OGDEN -- Although they haven't done much with them yet, Utah Department of Transportation officials say they aren't selling any of the properties they've acquired along U.S. 89 in Davis County.
For the past several years, UDOT has been buying up properties along U.S. 89 as it runs between South Weber and Farmington in Davis County.
The state has purchased the properties under a "willing buyer, willing seller" scenario to prepare for a series of eventual expansions to the highway.
But because of the recent lack of any significant construction activity on U.S. 89, there has been speculation that the state was looking to resell the properties and scrap plans for a major expansion of the highway.
Transportation officials say this isn't the case.
UDOT Region One spokesman Vic Saunders said traffic on U.S. 89 is growing at a slower rate than initially expected, but the road will still eventually be overhauled.
And because UDOT already owns many of the properties within the construction corridor, Saunders said, when the time for construction comes, it won't have to acquire any of those homes through eminent domain.
"By buying these properties now, we're staying ahead of the game," Saunders said.
The state already owns more than one-third of the properties in the U.S. 89 corridor through Davis County. Saunders said UDOT currently rents out most of the homes it owns there.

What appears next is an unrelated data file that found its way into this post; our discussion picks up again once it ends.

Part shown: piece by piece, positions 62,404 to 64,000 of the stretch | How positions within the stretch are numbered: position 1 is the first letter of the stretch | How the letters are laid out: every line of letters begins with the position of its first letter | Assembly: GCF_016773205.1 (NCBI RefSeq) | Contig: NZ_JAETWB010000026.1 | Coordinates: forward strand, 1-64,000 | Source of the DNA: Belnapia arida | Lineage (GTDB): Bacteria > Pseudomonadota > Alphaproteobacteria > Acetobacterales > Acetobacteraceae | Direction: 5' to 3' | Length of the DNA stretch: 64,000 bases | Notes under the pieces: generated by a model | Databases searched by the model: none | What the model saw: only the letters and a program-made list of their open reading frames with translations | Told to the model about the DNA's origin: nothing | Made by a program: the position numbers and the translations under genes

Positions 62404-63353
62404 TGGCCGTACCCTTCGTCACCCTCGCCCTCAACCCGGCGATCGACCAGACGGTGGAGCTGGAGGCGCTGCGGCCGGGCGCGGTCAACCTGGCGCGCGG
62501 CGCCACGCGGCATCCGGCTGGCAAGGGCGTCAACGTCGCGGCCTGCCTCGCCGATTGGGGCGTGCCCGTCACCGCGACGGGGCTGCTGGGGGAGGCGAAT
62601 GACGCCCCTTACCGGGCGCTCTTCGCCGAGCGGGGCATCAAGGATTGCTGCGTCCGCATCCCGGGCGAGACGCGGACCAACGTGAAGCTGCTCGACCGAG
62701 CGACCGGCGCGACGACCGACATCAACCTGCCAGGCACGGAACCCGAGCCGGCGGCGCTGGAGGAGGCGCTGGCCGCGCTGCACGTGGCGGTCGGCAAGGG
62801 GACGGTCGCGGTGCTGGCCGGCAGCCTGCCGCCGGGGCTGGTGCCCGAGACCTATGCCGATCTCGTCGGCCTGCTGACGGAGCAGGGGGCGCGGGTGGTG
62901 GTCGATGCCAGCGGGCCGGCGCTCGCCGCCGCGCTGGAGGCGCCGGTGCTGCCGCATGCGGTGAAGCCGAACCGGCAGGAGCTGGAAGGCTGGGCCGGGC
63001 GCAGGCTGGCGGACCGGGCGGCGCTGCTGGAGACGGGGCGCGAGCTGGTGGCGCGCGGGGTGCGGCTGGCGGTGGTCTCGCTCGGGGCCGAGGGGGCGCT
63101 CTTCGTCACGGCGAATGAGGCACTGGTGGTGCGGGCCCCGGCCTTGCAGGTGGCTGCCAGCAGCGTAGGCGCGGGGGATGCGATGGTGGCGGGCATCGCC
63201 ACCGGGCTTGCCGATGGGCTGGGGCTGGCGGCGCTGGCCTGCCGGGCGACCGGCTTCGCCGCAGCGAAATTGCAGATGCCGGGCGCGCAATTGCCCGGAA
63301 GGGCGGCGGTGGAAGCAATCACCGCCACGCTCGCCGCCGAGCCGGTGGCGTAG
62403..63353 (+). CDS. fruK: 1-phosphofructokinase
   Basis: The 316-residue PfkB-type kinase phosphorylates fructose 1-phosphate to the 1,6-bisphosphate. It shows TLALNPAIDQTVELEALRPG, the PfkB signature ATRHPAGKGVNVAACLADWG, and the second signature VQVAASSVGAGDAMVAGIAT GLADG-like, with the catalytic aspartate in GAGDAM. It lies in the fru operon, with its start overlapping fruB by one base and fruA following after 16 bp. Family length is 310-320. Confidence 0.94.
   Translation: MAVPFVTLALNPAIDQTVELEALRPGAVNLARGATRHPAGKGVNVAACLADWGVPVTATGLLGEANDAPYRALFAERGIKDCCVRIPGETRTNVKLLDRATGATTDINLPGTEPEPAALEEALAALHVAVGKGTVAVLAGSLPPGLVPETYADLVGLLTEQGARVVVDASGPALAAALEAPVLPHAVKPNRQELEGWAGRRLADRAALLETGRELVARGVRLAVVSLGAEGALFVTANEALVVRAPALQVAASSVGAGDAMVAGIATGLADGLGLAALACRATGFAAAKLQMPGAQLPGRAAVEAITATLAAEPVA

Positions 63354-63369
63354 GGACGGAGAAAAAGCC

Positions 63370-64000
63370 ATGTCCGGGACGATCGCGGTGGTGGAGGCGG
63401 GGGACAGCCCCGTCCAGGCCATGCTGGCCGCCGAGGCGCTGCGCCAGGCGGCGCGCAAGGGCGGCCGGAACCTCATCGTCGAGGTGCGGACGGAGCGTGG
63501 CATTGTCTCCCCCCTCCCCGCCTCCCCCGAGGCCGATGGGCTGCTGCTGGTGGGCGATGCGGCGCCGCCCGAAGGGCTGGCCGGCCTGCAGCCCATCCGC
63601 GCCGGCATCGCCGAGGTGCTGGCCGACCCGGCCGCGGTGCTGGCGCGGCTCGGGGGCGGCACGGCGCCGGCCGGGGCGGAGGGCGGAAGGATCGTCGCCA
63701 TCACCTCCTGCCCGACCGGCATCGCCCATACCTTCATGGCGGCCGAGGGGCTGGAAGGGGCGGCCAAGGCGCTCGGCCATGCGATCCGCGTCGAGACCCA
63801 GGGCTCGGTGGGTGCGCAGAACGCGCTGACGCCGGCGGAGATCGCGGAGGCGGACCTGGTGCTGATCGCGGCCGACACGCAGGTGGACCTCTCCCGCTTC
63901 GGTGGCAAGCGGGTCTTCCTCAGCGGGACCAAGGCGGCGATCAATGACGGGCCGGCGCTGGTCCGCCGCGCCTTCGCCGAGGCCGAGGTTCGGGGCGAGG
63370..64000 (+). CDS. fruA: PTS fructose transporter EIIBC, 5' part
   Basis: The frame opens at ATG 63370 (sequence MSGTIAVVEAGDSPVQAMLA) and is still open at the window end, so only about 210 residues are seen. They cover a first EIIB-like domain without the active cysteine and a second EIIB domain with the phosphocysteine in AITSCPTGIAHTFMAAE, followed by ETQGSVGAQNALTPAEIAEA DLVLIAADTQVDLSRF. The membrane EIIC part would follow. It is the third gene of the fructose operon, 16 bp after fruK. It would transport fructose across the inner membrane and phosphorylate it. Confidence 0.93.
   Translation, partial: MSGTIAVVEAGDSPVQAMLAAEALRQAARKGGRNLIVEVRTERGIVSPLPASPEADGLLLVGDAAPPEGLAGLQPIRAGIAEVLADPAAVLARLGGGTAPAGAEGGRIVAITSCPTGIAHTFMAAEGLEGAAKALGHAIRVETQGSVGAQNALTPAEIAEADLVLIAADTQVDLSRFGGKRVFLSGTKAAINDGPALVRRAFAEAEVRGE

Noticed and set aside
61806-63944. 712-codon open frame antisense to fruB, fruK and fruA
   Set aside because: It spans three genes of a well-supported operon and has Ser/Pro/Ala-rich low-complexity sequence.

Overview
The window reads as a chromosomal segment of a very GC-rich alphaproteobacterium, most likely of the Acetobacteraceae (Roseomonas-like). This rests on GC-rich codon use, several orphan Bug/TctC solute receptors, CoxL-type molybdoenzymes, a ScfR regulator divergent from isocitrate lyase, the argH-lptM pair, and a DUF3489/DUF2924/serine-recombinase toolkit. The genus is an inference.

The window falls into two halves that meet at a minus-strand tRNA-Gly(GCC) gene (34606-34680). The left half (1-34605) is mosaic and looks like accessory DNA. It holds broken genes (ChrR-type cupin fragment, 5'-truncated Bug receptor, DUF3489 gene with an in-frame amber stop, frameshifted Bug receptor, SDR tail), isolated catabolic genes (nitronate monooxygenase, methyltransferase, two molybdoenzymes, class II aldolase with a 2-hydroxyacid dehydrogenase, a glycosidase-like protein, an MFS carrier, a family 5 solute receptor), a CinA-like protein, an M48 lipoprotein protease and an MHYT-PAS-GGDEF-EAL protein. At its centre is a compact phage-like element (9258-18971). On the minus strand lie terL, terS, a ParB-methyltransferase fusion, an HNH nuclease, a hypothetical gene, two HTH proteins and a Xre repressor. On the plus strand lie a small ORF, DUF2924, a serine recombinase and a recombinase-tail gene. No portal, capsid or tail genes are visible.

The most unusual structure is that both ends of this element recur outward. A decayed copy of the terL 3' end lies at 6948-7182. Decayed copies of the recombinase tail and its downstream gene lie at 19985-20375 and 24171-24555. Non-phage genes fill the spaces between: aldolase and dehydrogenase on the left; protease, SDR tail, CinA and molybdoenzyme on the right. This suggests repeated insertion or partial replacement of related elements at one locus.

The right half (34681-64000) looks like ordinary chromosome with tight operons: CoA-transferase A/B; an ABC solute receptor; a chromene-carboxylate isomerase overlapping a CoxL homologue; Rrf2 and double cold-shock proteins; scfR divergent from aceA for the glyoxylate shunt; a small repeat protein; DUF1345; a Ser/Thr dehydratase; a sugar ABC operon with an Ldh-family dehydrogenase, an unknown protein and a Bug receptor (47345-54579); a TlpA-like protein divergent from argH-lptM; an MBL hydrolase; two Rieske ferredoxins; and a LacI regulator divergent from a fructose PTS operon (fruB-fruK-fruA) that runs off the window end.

The first major project scheduled for the road is set to take place next spring, when UDOT will extend Antelope Drive to the east, connecting it with U.S. 89.
Antelope Drive currently terminates at about 2650 East, several hundred yards short of U.S. 89.
The Antelope project is just a taste of what is to eventually come for U.S. 89, said Wasatch Front Regional Council spokesman Sam Klemm.
On the state's regional transportation plan, U.S. 89 is scheduled to be expanded from its current four-lane capacity to six lanes.
The first phase of that expansion would take place between Interstate 84 in South Weber and Antelope Drive in Layton. That project is scheduled for construction sometime between 2021 and 2030.
The second phase of the six-lane expansion, from Antelope Drive to Interstate 15 in Farmington, is still at least 20 years out, Klemm said.
Aside from the soon-to-be-constructed Antelope Drive extension, there are also plans to build three new interchanges along the highway, at Gordon Avenue and Oak Hills Drive in Layton and at 400 North in Fruit Heights. Those projects are scheduled to be built within the next seven to 10 years.